Men over the age of 50 who have human immunodeficiency virus (HIV) and who are adherent to an antiretroviral therapy (ART) regimen are at risk for cognitive decline, according to the results of a recent study.
Men over the age of 50 who have human immunodeficiency virus (HIV) and who are adherent to an antiretroviral therapy (ART) regimen are at risk for cognitive decline, according to the results of a recent study. Shibani Mukerji, MD, PhD, of the Department of Neurology at Massachusetts General Hospital in Boston, and colleagues, conducted the study, which was published in the journal Clinical Infectious Diseases on August 11, 2016.
Thanks to the success of ART, patients with HIV are living longer, and therefore face different risks. One of those risks is dyslipidemia, which is, in turn, a risk factor for dementia. Apolipoprotein E (APOE) transports cholesterol within the central nervous system, and allele 4 (APOE4) is also the “most important genetic risk factor for Alzheimer’s disease, and a risk factor for age-related cognitive decline in the general population,” according to the authors.
Researchers have not yet discovered a relationship between HIV-1 associated neurocognitive disorders (HAND) and APOE4. In an effort to understand any possible link, the authors of the present study “examined the effect of lipid profiles and APOE4 allele on cognitive decline in a cohort of ART-adherent HIV positive and HIV negative men aged 50-65 years,” they said. They further modeled the interaction between high cholesterol levels and statins or the APOE4 genotype to estimate how the combined effect would change the rate of cognitive decline.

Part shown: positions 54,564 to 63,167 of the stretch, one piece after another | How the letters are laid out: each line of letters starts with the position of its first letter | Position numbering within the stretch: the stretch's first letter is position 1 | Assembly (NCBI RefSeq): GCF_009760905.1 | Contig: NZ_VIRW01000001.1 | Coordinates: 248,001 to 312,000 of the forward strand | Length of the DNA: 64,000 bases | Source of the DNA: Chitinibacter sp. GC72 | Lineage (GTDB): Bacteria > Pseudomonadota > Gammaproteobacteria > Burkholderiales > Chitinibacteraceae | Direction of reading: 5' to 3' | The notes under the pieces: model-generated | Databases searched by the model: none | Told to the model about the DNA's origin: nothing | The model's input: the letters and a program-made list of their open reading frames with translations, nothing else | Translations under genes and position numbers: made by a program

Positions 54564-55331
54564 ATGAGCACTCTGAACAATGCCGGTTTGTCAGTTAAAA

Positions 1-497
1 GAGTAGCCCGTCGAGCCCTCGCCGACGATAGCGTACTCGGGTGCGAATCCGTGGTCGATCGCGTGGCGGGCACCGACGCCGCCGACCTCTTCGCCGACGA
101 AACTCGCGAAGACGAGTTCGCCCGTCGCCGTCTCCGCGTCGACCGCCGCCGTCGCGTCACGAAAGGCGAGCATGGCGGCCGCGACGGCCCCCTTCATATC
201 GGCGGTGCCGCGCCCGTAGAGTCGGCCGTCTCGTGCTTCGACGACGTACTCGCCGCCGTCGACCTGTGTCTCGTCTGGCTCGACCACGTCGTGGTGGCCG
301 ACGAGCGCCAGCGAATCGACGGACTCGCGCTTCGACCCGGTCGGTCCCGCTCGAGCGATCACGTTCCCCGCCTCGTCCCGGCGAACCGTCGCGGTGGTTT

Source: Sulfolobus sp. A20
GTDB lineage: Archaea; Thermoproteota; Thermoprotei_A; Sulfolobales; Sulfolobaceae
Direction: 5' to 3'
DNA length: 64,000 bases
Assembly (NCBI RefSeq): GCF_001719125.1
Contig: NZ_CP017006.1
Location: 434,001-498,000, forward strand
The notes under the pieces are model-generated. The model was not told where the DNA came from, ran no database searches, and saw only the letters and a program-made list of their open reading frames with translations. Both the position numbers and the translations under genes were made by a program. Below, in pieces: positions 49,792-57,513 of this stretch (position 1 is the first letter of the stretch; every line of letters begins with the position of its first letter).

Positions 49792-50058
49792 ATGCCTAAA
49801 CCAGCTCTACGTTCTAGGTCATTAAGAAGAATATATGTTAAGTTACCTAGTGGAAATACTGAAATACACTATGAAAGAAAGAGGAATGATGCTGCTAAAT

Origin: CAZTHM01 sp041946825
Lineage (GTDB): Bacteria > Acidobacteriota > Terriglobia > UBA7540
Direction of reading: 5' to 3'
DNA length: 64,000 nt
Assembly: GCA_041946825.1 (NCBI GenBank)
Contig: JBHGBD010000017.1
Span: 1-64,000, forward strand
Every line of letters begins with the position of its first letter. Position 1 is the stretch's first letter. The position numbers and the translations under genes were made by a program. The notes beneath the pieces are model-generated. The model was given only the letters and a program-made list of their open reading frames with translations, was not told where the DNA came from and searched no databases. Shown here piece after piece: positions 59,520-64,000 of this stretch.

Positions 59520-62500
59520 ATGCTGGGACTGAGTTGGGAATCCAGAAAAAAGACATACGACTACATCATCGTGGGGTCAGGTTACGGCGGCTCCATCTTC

They found that higher cholesterol levels in both the ART adherent group and the control group led to a faster rate of decline, and that those in the ART adherent group had an even more accelerated rate of decline than those in the control group.
Additionally, they said the APOE4 genotype “was associated with accelerated cognitive decline” in members of the adherent group older than 50 years, which they said is “approximately a decade earlier than reported” for the APOE4 carriers in the control group. They say this suggests ART treatment in those with the APOE4 genotype is “a significant risk factor for earlier onset of cognitive decline,” they said.
The use of statins appeared to attenuate the level of cholesterol, and by extension, the rate of cognitive decline. The researchers conclude, “Our findings suggest that clinical management of dyslipidemia with statins in ART-adherent HIV individuals may reduce the risk of midlife cognitive decline, and a window of opportunity likely occurs between ages of 50 and 65 years.”